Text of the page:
On June 21, 1894, an article by Kent was published in the Delaware Gazette and State Journal, “Why Women Should Vote.” She argued that all civilized governments had depressed and degraded women, and she used the words of famous political figures to argue in favor of democracy for all, including women. Kent used these sources to argue that all those who had laws apply to them needed a say in those laws, especially since she believed men were not pure enough to run government alone. Challenging the ideas of separate spheres and differences between men and women, she argued that despite gender, all human beings live the same life, and therefore deserve to have the right to the same experiences. The right to vote was identical to the right to a weapon because the ballot is a form of self-defense against tyranny, Kent argued. She stated, “The right of suffrage is simply the right to govern one's self, to protect one's person and property by the law” (Kent, “Why Women Should Vote”). Suggesting that women's presence in government would improve the community and decrease crime, Kent requested that her message be forwarded to the governor of every state.

Kent was documented speaking at an Associated Charities meeting in 1894, a Woman's Christian Temperance Union meeting on April 29, 1896, the second annual DESA meeting in 1897, and a DESA state convention in 1901. At the latter, Kent read a paper on equal suffrage. While she supported the education of women and its benefits, Kent met some opposition for her belief that education was not essential for women's right to suffrage, as reported by The Wilmington Daily Republican on November 7, 1901. However, she also argued that women were capable of enjoying suffrage because in areas where women have the ballot, there are higher moral standards. She felt that since women had moral standing at home, their moral influence should also be important in the community.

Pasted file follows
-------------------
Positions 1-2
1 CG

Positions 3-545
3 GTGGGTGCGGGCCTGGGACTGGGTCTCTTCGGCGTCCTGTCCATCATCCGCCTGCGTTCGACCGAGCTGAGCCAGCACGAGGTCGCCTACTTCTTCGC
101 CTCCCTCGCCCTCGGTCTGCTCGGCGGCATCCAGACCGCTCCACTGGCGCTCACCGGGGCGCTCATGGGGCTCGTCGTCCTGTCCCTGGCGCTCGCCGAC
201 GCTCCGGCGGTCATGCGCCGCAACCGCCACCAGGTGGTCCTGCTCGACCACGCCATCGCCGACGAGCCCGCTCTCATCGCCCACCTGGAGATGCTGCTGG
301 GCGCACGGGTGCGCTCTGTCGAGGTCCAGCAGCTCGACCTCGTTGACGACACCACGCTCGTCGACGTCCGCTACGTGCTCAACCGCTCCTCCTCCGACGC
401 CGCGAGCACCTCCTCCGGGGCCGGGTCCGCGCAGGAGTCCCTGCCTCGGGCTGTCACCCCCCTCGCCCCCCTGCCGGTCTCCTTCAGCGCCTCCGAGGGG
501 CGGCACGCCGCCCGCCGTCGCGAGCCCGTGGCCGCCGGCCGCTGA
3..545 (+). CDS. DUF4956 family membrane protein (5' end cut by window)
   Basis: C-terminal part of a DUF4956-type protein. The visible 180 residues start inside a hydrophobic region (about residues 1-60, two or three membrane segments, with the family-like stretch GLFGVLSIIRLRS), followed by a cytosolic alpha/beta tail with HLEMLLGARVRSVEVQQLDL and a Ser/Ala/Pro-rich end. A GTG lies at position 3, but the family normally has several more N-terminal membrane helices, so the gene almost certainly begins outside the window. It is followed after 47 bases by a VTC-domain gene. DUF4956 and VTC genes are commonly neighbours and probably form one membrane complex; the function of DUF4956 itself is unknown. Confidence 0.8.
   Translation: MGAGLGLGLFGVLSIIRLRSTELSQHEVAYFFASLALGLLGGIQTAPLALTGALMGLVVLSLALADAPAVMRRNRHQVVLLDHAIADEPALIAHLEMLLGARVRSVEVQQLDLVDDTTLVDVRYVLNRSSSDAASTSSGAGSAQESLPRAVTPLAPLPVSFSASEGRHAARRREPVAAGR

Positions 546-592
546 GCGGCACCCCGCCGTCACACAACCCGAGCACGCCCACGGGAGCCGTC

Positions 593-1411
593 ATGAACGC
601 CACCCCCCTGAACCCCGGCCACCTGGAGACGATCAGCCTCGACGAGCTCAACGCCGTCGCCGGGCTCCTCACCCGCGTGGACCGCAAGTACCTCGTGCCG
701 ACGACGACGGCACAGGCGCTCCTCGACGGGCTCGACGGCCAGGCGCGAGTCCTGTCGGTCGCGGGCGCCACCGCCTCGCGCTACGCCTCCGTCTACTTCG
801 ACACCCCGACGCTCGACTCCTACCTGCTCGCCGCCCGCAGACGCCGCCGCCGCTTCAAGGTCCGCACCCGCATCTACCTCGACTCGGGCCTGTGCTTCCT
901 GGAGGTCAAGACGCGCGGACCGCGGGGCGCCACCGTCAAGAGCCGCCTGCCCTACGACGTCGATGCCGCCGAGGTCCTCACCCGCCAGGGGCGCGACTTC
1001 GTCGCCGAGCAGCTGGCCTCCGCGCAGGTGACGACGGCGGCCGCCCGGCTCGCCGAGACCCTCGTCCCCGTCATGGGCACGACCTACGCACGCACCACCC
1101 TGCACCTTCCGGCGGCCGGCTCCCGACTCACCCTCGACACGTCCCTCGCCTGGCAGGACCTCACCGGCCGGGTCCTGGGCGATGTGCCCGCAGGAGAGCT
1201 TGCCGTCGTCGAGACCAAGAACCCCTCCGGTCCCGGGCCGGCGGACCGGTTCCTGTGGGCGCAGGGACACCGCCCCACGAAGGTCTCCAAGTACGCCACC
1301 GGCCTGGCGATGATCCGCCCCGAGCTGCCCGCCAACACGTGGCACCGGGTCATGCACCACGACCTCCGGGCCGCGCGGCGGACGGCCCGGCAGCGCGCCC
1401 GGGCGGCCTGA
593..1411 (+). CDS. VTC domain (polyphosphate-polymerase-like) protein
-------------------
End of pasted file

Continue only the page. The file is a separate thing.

Margaret H. Kent was influential in the Delaware suffrage community through her constant effort to educate the public through speeches and lectures. She maintained her involvement in the Wilmington community through the DESA, but also the Associated Charities, the “Union for Public Good,” and the Delaware Industrial School for Girls. Due to the moral value of women, Kent argued that women would contribute positively to government, as they already did so in the private sphere and increasingly in the public sphere. While Kent stayed committed to the suffrage movement throughout her lifetime, she was most likely deceased by the ratification of the 19th Amendment in 1920.


Wilmington, Ward 7, New Castle, DE Census 1900.


Wilmington, Ward 7, New Castle, DE Census 1910.


Kent, Margaret H. “Why Women Should Vote.” Delaware Gazette and State Journal. June 21, 1894, page 7.


“Chronicling America.” Library of Congress, Accessed 9/23/17.

de Vou, Mary. Delaware, A History of the First State. Vol. 1, New York: Lewis Historical Publishing, 1947, pp. 89, 354-59., The Church Of Jesus Christ of Latter-Day Saints, Accessed 9/30/17.

“For Equal Suffrage,” The Wilmington Daily Republic, December 3, 1897, p. 2.

“History of Delaware Equal Suffrage Association Compiled,” The Newark Post, August 18, 1920, p. 6.

Ida Husted Harper, ed., The History of Woman Suffrage. Volume 6, [LINK]

“Lives of Children Saved.” The Sun (Wilmington, DE), October 20, 1898, p. 1.

Margaret H. Kent, “Why Women Should Vote,” Delaware Gazette and State Journal, June 21, 1894, p. 7.

“Woman Suffrage.” The Wilmington Daily Republic, November 7, 1901, p. 1.

back to top